EPA Project Manager Nikia Greene is in charge of most of the sections of the Silver Bow Creek/Butte Area Superfund site. That includes the Berkeley Pit, the Butte Hill and Rocker. Greene provides support as well on the 26 miles of lower Silver Bow Creek cleanup, which the state oversees.

Greene also used to be the project manager for Warm Springs Ponds, east of Anaconda, and support for a completely separate Superfund site in Butte known as Montana Pole Plant. But this past summer EPA brought in a new project manager, Allie Archer, for those sites.

EPA’s Montana-based Community Involvement Coordinator Robert Moler responded to The Standard’s request for comment by saying that the studies and investigations which comprise EPA’s initial steps to get a clear picture of the environmental degradation and how it might or might not affect the community will take place.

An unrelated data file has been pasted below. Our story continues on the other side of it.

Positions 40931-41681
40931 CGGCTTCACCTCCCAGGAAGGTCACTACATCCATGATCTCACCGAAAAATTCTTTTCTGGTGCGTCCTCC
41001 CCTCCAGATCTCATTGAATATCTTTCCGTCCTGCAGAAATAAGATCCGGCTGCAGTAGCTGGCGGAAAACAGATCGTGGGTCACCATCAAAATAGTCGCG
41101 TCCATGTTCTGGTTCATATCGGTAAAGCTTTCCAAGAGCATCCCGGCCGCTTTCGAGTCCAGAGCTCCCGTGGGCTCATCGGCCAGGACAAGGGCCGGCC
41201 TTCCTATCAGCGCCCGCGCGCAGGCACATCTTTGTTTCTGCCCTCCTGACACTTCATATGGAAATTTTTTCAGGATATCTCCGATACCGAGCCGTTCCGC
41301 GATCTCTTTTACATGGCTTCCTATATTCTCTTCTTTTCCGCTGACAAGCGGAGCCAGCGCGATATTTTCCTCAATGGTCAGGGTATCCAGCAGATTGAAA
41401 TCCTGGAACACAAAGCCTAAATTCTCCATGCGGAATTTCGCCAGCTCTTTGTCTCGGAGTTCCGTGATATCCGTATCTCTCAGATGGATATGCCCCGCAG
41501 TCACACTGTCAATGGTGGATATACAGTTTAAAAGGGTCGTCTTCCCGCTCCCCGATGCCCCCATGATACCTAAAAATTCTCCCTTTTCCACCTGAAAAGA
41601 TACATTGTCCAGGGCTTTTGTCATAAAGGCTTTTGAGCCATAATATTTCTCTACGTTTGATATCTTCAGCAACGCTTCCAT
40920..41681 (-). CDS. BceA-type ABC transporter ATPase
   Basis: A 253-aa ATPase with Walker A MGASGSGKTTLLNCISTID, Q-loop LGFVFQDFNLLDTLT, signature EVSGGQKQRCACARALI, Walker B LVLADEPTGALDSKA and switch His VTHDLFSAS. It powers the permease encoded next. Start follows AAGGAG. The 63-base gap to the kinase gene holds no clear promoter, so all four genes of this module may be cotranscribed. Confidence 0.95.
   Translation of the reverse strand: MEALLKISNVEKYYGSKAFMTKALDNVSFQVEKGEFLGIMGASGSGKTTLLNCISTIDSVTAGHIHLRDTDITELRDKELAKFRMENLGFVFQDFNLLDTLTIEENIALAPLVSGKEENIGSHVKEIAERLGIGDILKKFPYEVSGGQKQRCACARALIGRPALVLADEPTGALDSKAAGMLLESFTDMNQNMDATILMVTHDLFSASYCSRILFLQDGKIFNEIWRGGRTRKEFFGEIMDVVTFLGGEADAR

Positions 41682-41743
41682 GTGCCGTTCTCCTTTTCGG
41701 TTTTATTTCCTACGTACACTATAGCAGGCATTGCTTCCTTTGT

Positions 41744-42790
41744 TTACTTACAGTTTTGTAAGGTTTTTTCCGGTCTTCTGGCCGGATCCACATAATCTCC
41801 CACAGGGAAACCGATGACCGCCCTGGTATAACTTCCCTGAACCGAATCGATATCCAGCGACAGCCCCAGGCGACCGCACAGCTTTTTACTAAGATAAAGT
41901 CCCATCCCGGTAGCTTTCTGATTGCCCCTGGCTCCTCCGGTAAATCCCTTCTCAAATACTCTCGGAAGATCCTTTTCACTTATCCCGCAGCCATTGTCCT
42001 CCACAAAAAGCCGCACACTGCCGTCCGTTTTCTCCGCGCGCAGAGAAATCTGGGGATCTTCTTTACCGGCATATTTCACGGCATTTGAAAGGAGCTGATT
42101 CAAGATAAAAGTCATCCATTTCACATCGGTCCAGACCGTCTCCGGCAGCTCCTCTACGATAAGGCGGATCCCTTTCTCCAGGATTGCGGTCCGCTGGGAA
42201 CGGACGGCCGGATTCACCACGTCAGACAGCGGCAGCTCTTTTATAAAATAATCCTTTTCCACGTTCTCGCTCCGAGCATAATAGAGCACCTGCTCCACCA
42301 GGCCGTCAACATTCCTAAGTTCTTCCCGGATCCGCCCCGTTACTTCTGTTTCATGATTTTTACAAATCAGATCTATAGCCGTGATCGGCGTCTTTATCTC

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Moler could not say when that would happen.

A mine dump along Orofino Gulch

A motorcyclist rides on a mine dump along Orofino Gulch north of Butte in this file photo. Mine dumps like this one are where the EPA intends to start the next chapter of Butte's Superfund by investigating to possible contamination.

Moler confirmed that EPA has yet to determine who the responsible party is for the Flat and the area west of Uptown.

Currently there is no project manager for West Side Soils. Moler said via email that a project manager will be assigned before the investigation and studies begin. When that will happen is also unknown.